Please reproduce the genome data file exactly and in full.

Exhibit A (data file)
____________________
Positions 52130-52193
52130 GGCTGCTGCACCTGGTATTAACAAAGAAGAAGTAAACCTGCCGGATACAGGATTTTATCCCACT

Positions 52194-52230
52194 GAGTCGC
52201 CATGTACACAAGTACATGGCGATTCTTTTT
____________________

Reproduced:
Positions 52130-52193
52130 GGCTGCTGCACCTGGTATTAACAAAGAAGAAGTAAACCTGCCGGATACAGGATTTTATCCCACT

Positions 52194-52230
52194 GAGTCGC
52201 CATGTACACAAGTACATGGCGATTCTTTTT